- The best option when it comes to low natural light, is to move the plant to a location which receives indirect bright light.
- Remember to rotate or turn the African Violet plant a quarter-turn once a week to maintain their symmetrical rosette form.
- For more information about the rosette shape of African Violets, can visit blog post, “What are the Different Types of African Violet Plants?“.
- If a different location is not an option, you can move the plant slightly away from the window or natural light source.
- African Violets require at least 8hrs of light per day and at least 8hrs of darkness per night to thrive.
- For long lasting blooms, 12hrs a day of natural sunlight is ideal. African Violets need bright light during the day.
How to Remedy Curling/ Upward Reaching Leaves Due to Low Fluorescent Light in African Violet Plants?
- If the light intensity is too low for your African Violet plants, you can move them closer to the fluorescent lights.
- Either move up the shelf or lower the lights down closer to the plants leaves.
- You can adjust the distance between the plant and bulb, till the plants starts to grow like a flatter rosette shape again.
- You can also move the plants towards to the center of the plant stand, as light intensity is stronger in the center of the fluorescent bulbs compared to the ends of the bulbs.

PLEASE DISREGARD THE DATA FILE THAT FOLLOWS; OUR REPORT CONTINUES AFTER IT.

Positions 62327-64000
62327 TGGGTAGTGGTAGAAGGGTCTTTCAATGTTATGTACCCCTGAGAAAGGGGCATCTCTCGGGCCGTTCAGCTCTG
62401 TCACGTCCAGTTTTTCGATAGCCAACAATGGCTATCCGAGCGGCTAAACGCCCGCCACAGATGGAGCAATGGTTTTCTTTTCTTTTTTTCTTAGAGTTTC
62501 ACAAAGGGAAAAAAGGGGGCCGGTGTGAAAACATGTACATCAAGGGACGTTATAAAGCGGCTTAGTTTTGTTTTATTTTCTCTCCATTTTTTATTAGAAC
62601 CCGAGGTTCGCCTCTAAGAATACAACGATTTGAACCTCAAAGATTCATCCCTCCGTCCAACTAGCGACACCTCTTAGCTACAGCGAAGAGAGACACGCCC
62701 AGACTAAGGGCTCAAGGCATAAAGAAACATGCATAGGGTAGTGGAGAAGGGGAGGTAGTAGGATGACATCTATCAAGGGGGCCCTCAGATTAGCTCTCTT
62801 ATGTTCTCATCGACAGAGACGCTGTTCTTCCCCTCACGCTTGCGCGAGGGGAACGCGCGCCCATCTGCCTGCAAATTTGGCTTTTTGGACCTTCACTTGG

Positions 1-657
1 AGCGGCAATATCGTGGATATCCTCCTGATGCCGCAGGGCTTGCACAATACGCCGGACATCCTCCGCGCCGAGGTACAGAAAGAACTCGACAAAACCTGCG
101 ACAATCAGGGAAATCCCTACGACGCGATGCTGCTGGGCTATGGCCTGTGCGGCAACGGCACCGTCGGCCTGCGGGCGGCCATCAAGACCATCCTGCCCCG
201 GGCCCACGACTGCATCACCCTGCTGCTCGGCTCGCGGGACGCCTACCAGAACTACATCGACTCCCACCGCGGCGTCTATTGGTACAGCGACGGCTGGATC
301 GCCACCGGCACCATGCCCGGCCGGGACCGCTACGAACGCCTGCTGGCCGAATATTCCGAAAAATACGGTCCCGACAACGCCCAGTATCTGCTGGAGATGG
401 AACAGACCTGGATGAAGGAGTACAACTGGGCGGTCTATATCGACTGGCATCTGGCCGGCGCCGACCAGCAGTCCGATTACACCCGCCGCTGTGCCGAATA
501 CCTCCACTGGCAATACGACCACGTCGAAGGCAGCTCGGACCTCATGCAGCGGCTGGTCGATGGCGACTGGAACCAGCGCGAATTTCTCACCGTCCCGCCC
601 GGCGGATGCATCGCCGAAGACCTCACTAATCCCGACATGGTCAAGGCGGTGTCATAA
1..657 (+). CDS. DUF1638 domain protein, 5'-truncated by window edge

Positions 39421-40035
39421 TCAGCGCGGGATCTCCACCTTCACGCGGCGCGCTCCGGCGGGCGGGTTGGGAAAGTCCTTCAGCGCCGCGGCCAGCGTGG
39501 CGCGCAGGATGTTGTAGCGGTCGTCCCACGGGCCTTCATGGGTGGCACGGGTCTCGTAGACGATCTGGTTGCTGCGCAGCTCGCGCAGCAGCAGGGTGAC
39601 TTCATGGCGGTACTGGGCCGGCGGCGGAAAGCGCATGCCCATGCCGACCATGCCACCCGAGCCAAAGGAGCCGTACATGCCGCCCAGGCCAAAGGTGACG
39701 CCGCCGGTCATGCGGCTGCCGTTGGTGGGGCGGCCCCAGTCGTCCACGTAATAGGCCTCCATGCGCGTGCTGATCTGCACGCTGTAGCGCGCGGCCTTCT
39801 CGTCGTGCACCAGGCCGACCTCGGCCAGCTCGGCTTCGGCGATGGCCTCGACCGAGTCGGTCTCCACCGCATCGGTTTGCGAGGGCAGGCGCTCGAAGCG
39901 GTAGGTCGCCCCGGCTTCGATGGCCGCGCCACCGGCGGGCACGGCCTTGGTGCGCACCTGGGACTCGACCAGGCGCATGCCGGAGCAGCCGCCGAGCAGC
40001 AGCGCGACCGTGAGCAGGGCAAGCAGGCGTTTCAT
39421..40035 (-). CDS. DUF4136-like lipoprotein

What Are the Symptoms of Curling/Drooping Leaves due to Excessive Heat in African Violet Plants?
- Symptoms of curling/drooping leaves due to excessive heat in African Violet plants are bunched up smaller leaves at center of plant.
- African Violet leaves curling up or inwards.
- African Violet leaves crowding and growing closer together.
- Outer leaves dry up and become crispy brown.
- Plant growth slows down and stops to bloom.
How to Remedy Curling/ Drooping Leaves Due To Excessive Heat in African Violet Plants?
- Remedy would be to try to lower temperatures in plant area below 80F.
- Another option would be to move the plant to a slightly cooler location in the house.
- Alternatively can draw the curtains or close the blinds to block out excessive light and make the area cooler at the same time too.
- The leaves will start to flatten out and straighten, but over a period of several weeks. It will take time if symptoms are due to excessive heat.
- Another option, if growing under lights, would be to reduce the number of hours to 8-10 hrs under lights.
- Alternatively, you could keep the lights off during the day and keep them on at night, when temperatures are too hot and cannot be controlled.
- Make sure to increase watering during this period of hot days and not let the plant soil to dry out too much.
- The African Violet plants can tolerate excessive heat for a few days, but prolonged heat will damage the plants permanently.